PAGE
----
The court did not conduct a careful preliminary investigation or examination into the materials.  I was not given the opportunity to prepare materials or find living witnesses, but was confronted at headquarters by people who slandered me.  The court and the investigation even ignored the fact that I had never had any close relationship to the people who slandered me and that some of them were completely unknown to me personally, such as Williams and my political enemy, Safarov.

At the same time there was absolutely no evidence that I had any links at work to counter-revolutionary groups, and, what is especially important, there was not a single accusation from my compatriots—the Chinese—among whom I lived and worked throughout my life, about anything inappropriate in my conduct.  This entire case from beginning to end is a pure falsification.  I am a victim of a villainous provocation from enemies whose goal is the destruction and murder of honest party and Soviet cadres.

I implore you to look over my case, the accusations, and the sentence in order to close the matter and end my current exile, so that it won’t be in vain that I have served my 15 year undeserved sentence.

I never was and never became an enemy.  As before, I remain devoted to the communist party, the Soviet government, and the government of People’s China.

During my years of imprisonment and exile I have not lost my strength, and labored in good conscience, and even had a series of successes.  I am firmly assured that the confused and hostile provocations will be untangled and I will be rehabilitated.  I have a clean conscience, and under the threat of death I did not give up on myself or other honest people.

I know the majority of the leadership of the CC of the Chinese CP, in particular Zhou Enlai (the Premier of the State Administrative Council), Liu Shaoqi (the General Secretary of the CC CCP), Zhang Wentian (the Ambassador of the PRC to the USSR), and others.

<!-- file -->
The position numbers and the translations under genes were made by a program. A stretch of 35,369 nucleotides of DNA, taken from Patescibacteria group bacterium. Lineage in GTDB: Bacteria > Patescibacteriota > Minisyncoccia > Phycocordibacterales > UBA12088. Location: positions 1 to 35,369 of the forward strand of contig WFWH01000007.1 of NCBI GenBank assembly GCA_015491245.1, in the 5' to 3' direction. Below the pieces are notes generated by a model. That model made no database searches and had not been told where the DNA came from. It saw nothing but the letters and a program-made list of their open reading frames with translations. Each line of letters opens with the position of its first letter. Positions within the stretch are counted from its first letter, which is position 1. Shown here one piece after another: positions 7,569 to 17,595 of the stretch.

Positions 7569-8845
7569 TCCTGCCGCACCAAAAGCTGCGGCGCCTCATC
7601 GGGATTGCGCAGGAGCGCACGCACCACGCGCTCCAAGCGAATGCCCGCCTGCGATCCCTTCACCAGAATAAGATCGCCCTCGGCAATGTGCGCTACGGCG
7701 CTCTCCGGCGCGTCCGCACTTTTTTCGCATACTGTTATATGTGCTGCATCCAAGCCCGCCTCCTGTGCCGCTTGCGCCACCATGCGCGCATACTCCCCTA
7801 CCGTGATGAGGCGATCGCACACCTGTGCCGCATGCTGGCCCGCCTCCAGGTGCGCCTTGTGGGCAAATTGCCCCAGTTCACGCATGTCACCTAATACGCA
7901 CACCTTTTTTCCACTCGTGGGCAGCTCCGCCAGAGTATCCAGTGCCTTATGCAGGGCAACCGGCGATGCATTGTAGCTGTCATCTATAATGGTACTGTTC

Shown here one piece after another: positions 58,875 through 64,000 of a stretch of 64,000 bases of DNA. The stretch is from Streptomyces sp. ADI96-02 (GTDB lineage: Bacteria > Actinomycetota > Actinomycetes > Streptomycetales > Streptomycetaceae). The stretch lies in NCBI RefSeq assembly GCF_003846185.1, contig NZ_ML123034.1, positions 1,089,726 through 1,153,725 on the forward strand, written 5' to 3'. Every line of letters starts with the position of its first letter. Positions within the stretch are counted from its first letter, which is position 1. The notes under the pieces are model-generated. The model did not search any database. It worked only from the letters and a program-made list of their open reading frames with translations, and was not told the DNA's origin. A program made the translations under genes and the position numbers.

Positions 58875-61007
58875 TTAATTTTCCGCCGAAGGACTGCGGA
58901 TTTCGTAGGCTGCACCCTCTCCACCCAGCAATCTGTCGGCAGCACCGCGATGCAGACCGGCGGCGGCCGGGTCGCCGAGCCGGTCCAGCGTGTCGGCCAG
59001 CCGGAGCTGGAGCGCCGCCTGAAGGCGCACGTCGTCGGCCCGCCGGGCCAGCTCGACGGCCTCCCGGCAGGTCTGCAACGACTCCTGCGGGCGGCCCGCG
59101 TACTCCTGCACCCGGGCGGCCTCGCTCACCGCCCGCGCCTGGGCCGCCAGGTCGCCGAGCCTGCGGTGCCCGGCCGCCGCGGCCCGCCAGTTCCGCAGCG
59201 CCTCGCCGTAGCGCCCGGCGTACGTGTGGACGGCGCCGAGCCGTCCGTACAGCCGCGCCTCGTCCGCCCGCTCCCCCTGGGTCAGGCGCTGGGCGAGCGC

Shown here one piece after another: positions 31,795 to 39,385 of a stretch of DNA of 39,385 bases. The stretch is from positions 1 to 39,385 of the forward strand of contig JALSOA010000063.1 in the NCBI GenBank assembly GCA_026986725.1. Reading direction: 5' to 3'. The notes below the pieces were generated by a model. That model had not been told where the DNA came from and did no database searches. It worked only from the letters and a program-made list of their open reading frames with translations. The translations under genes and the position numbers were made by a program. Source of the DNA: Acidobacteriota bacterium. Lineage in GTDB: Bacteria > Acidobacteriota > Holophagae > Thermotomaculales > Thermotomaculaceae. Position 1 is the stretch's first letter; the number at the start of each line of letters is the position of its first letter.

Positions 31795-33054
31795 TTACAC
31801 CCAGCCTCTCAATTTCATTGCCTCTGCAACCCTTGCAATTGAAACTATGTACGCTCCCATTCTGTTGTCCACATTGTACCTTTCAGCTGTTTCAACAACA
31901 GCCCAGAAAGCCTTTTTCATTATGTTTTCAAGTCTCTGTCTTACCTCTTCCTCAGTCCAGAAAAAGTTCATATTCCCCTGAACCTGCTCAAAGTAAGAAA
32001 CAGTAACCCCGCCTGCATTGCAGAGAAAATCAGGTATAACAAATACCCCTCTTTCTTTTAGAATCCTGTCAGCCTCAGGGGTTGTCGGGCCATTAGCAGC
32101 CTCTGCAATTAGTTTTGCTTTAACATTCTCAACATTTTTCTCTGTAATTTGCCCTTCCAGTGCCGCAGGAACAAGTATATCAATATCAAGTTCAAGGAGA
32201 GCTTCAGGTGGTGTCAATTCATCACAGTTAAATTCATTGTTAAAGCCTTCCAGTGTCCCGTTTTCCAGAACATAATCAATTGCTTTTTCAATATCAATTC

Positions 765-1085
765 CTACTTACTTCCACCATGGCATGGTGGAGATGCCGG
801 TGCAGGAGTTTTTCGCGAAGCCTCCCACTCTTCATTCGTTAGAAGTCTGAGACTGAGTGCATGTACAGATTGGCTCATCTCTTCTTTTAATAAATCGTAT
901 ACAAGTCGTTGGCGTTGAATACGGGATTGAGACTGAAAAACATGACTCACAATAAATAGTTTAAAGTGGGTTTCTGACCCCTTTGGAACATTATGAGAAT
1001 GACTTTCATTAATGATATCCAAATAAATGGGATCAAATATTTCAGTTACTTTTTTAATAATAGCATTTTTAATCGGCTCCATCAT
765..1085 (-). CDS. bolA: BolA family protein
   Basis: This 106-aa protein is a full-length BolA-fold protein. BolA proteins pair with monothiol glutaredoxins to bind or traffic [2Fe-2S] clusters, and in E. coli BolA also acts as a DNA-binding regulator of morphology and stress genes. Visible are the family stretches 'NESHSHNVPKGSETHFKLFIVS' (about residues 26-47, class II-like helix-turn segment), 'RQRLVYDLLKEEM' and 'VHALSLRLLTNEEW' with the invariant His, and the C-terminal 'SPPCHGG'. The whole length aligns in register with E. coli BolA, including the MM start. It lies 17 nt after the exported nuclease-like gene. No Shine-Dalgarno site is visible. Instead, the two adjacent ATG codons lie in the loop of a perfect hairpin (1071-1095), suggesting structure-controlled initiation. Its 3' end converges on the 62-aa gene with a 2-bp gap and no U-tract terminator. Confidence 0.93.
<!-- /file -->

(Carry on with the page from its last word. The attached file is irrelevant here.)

During my arrest and sentencing, there were not any older and responsible workers of the Chinese CP in Moscow.  Wang Xiasen was then in Moscow, but he was very sick.  The leadership of the Chinese CP was far away.  There were not any of my Chinese comrades in Moscow to provide a correct report about me, or to look after me.

The work of the CPSU and the Chinese CP concerning party cadres gave me the opportunity to receive a Marxist-Leninist education.  I was the only Chinese to finish the Institute of Red Professors and I received a scholarly degree in the USSR.  At the moment when I should have returned to my homeland, to devote my strength to the struggle for the liberation of the Chinese people at a terrifying time in its experience, villainous enemies disrupted my political life in my most fruitful years.

I want to give the remainder of my life to the Chinese people—especially now, when my homeland is successfully constructing socialism, taking the path for which I have struggled for a quarter of a century but from which I have been cut off.  In the event of rehabilitation I ask for any sort of work on behalf of the party, whether it be in the USSR or in China.

If I am not allowed to see the free land of my much-suffering homeland, please let my comrades in the struggle know that I never was their enemy, and that I always in my thoughts hope for the best for my people, for which I have dedicated my life from childhood.

24 January 1954 Krymov